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Bramshott (St. Mary) Churchyard

  • Country United Kingdom
  • Total identified casualties 348 Find these casualties
  • Region Hampshire
  • Casualties from First & Second World War
  • GPS Coordinates Latitude: 51.08944, Longitude: -0.79801
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History information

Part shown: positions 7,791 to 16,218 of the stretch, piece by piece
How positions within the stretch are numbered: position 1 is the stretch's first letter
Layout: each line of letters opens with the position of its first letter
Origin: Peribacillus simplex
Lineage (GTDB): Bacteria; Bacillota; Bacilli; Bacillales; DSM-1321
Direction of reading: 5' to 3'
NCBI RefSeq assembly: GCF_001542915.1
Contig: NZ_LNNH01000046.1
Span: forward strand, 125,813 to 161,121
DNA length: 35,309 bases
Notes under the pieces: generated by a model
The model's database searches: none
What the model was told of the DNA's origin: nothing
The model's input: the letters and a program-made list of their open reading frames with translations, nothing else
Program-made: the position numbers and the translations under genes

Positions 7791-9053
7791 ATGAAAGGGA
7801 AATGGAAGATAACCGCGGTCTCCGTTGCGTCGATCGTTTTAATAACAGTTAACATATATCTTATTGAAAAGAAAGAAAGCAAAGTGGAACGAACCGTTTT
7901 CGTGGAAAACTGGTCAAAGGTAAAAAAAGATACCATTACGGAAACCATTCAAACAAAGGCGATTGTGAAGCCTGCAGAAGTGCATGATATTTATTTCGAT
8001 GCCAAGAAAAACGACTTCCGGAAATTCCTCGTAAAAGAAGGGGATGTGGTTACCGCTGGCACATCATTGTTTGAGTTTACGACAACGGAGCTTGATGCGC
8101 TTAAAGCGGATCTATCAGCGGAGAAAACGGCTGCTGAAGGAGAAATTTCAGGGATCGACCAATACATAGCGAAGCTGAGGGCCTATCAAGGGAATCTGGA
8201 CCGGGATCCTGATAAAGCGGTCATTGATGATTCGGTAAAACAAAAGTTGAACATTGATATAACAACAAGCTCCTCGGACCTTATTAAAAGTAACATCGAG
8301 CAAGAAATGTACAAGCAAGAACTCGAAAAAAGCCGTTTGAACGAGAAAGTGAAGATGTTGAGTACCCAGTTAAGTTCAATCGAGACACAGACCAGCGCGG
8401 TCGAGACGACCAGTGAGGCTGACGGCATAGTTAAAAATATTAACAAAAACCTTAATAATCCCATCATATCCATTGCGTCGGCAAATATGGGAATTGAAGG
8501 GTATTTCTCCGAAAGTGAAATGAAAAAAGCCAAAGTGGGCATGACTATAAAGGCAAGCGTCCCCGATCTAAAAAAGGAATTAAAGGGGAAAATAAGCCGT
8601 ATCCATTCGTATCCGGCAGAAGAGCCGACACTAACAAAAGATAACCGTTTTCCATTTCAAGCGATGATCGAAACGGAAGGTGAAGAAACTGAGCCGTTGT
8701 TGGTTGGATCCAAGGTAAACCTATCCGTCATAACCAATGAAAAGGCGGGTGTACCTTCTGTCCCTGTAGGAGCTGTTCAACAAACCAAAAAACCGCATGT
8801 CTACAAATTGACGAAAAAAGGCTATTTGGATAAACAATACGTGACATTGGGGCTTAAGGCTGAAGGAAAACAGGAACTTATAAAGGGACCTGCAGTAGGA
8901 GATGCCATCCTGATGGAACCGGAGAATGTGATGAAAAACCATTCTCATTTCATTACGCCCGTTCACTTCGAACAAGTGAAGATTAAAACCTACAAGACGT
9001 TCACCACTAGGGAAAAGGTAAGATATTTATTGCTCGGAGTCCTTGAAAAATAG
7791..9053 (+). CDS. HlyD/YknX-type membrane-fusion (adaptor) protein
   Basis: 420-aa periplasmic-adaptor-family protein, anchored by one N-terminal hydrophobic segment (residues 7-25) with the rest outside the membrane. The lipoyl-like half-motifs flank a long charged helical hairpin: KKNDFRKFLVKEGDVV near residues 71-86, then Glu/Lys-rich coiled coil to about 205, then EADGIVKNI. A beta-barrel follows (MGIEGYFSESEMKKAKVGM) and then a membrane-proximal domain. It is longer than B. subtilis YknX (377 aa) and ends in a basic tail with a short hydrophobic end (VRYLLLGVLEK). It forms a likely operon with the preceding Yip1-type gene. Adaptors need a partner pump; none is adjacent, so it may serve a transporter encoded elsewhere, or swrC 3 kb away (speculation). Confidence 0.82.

From the autumn of 1915, to October, 1919, a Canadian Training Centre was placed in the open country on both sides of the Portsmouth road, between the turnings to Grayshott and to Bramshott; and the soldiers who died in No. 12 Canadian General Hospital, which served the camp, were buried in Branshott Churchyard, or (in the case of the Roman Catholic soldiers) in the Churchyard of St. Joseph's Church, at the West end of Grayshott. The first burials at Bramshott took place in Plot I, which is part of the original Churchyard; but in time it became necessary to enlarge the Churchyard, and an extension (Plots II and III) was formed. The original Churchyard and the Eastern side of the extension are bounded by a wall, and on the same side, between Plots II and III, is the War Cross which was dedicated on Sunday 24th April 1921.